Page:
The editorial categories are research topics that have guided researchers during the recovery phase and continue to be the impetus behind the Documents Project’s digital archive and the Critical Documents book series. Developed by the project’s Editorial Board, each of the teams analyzed this framework and adapted it to their local contexts in developing their research objectives and work plans during the Recovery Phase. Learn more on the Editorial Framework page.
Mari Carmen Ramírez investigates the theme of “transparency” as a basic element of Gego’s drawings. Ramírez asserts that both Gego’s drawings and her constructions are expressed in a perceptibly ambiguous plane. In fact, they result from the interplay between two-dimensionality and three-dimensionality. The curator believes that in Gego’s works on paper, the lines create an illusion of floating in an active space, while the three-dimensional constructions resemble drawings in the air. Ramírez calls the perceptual plane on which this tension between the three-dimensional and the two-dimensional takes place, “the in-between dimension.” According to the curator, the transparency (physical by nature), allows us to look through the void; this transparency in turn rests on “the invisible” (metaphysical by nature). This is how the artist implies the capacity to go beyond and to identify a whole that is greater than the sum of its parts, in a work that exists beyond its material components and is invisible. In other words, transparency leads the viewer to an “in-between dimension,” which suggests something hidden in the space. This is the dimension that would link the individual [viewer] with the cosmos.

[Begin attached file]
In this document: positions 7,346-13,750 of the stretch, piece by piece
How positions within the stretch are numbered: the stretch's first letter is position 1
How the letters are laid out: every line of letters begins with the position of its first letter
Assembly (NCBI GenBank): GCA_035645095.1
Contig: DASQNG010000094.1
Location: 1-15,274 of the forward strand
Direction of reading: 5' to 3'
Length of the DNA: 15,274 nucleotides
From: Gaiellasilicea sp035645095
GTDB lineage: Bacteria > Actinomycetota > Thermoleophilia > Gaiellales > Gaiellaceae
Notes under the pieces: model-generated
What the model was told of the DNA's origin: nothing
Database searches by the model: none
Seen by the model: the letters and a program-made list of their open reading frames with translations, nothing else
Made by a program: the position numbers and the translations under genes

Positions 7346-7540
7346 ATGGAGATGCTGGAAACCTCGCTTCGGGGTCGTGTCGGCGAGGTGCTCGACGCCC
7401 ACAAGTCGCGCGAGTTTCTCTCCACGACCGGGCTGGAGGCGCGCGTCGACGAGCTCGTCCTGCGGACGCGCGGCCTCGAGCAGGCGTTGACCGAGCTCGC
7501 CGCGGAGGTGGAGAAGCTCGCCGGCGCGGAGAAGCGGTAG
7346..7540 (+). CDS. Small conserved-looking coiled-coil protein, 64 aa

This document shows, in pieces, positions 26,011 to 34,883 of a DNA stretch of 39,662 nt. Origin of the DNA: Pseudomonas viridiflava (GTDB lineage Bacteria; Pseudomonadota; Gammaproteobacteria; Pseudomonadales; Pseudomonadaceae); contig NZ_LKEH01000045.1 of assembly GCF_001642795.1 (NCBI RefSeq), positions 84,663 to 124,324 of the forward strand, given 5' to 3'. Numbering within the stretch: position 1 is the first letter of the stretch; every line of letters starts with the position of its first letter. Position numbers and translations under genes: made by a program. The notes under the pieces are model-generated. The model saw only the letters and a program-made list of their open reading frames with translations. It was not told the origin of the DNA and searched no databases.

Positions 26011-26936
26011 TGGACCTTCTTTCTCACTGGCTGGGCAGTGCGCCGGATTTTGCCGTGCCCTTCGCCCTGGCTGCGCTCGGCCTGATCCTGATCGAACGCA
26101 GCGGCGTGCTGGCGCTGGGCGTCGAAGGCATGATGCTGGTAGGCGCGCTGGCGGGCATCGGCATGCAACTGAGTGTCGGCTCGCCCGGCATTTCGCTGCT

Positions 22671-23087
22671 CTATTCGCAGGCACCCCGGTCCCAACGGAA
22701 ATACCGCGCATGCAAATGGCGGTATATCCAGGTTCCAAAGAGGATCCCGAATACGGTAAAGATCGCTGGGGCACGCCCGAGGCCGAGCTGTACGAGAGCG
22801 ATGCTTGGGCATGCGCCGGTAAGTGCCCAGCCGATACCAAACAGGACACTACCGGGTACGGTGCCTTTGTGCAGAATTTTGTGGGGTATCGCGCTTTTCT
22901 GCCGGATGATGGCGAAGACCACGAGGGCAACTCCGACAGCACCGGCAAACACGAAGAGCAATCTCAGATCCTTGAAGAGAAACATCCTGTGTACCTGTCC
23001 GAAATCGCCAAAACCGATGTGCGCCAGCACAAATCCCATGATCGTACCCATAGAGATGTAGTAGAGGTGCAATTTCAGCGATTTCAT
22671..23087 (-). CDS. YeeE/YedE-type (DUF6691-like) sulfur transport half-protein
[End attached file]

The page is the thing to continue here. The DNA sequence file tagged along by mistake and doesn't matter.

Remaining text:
Gego, Between Transparency and the Invisible / Gego, entre la Transparencia y lo Invisible was an exhibition organized by The Museum of Fine Arts, Houston, presented from June 26 and September 25, 2005. Subsequently, a selection from this exhibition was sent to other locations: MALBA (Buenos Aires); the Biblioteca Luis Ángel Arango [Luis Ángel Arango Library] (Bogotá); and The Drawing Center (New York). Mari Carmen Ramírez, the Wortham Curator of Latin American Art at the Museum of Fine Arts, Houston, served as curator of the exhibition and author of this text. To date, this was the first time anyone had closely studied what drawing represented within the work of Gego, in spite of the superficial attention given to its importance by other researchers in the past. In her curatorial perspective on Gego’s central focus, Ramírez systematically presents her opinions based on the artist’s own comments. This approach was uncommon among the other researchers, who tended to base their analyses on ad hoc concepts, or perhaps, on current art terminology. In turn, Ramírez compares Gego’s work to that of other drawing masters, such as Paul Klee and Josef Albers, pointing out differences and similarities, and highlighting Gego’s contributions from this perspective. In her interpretation, Ramírez gives more weight to the metaphysical meaning of Gego’s work, although she diligently studied Gego’s handling of the materials to arrive at this conclusion. This makes her criticism radically different from earlier critical perspectives on Gego’s work based and solely focused on the subjective experience. The earlier critics ignored the artist’s engineering background and the industrial outlook that informed the pieces she executed.Fragments of this document are included in the texts selected for the bilingual book, Desenredando la red. La Reticulárea de Gego. Una antología de respuestas críticas / Untangling the Web: Gego’s Reticulárea, An Anthology of Critical Response, María Elena Huizi and Ester Crespin (organizers)—to be published in 2013 by The Museum of Fine Arts, Houston, and the Fundación Gego, Caracas.